“too many Indian names”

This story should be known to all brown people just to make it clear “where we stand” in these United States, The Vaccine Had to Be Used. He Used It. He Was Fired.Ten doses of the Covid-19 vaccine would expire within hours, so a Houston doctor gave it to people with medical conditions, including his wife. What followed was “the lowest moment in my life,” Dr. Hasan Gokal said:

The officials maintained that he had violated protocol and should have returned the remaining doses to the office or thrown them away, the doctor recalled. He also said that one of the officials startled him by questioning the lack of “equity” among those he had vaccinated.

“Are you suggesting that there were too many Indian names in that group?” Dr. Gokal said he asked.

Exactly, he said he was told.

On Jan. 21, about two weeks after the doctor’s termination, a friend called to say that a local reporter had just tweeted about him. At that very moment, one of his three children answered the door to bright lights and a thrust microphone. Shaken, the 16-year-old boy closed the door and said, “Dad, there are people out there with cameras.”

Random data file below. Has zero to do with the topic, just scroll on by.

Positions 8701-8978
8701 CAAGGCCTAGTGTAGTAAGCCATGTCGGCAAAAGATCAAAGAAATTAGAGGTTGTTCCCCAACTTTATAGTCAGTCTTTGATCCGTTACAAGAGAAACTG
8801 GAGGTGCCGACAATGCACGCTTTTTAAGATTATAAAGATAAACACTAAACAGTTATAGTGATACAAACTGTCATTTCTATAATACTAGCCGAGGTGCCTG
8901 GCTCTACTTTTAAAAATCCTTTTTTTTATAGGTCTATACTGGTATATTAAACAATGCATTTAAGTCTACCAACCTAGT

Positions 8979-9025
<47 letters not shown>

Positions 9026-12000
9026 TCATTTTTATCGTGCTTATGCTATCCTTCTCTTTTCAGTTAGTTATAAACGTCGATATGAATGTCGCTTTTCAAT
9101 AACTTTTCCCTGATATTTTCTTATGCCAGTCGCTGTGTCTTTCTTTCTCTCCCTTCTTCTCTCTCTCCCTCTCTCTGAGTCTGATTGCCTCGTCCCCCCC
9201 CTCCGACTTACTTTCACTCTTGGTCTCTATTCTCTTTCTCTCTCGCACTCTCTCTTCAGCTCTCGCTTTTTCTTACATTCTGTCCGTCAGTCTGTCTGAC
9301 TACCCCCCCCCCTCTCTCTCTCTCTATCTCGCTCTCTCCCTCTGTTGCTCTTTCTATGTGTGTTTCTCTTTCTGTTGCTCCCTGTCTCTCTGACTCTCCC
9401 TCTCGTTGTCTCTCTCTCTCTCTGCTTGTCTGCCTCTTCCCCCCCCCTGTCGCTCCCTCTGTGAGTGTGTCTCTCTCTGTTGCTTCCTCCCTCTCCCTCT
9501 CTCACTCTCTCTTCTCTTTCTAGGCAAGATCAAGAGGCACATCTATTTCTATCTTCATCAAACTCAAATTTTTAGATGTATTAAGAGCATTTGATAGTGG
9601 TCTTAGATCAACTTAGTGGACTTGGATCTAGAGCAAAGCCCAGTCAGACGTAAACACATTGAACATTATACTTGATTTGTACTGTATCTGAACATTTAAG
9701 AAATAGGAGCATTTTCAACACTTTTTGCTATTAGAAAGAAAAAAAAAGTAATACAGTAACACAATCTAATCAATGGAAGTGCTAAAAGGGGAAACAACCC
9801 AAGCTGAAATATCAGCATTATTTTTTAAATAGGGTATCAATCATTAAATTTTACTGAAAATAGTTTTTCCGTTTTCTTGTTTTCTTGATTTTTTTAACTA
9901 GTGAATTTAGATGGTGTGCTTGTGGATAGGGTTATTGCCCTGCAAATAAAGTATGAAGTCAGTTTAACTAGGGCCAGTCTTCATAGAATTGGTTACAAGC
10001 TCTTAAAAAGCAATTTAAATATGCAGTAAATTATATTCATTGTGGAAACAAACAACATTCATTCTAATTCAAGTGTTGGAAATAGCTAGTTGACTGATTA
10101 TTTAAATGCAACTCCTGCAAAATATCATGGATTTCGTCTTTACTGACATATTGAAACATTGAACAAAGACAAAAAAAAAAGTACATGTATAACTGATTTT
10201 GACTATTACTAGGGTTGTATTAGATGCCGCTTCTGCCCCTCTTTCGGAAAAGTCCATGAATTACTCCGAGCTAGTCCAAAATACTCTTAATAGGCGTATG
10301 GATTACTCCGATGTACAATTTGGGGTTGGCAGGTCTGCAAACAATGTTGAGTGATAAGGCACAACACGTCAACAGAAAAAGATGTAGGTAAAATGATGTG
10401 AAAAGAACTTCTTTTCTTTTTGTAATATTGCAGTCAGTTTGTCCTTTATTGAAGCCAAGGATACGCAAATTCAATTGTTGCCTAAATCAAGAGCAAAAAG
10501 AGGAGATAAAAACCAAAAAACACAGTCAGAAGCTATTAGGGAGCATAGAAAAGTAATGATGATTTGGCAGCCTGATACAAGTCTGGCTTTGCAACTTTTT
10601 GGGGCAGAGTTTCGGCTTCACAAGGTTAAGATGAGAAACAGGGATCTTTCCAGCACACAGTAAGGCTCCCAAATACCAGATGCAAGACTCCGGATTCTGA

This was how Dr. Gokal learned that he had been charged with stealing vaccine doses.

Harris County’s district attorney, Kim Ogg, had just issued a news release that afternoon with the headline: “Fired Harris County Health Doctor Charged With Stealing Vial Of Covid-19 Vaccine.”

There is a lot of debate and argument on this weblog about Pakistan and India and the like. That’s because more than half the traffic on this site now comes from India. But this began as a Diasporic weblog, and in the Diaspora, especially in the USA, the gap between Pakistanis and Indians is much smaller. Dr. Gokal is viewed as “Indian.”

The second issue I think one might note is that these lawyers, with a passion for racial justice, ended up pinning something that was pretty invidious on this doctor driven by the moral panics of the era. As a conservative brown-skinned person I am on the receiving end of a lot of insults from woke white people. Many of my white friends, who observe the nature and the persistence of the insults, suspect that some of the attacks are probably driven by sublimated racial animus.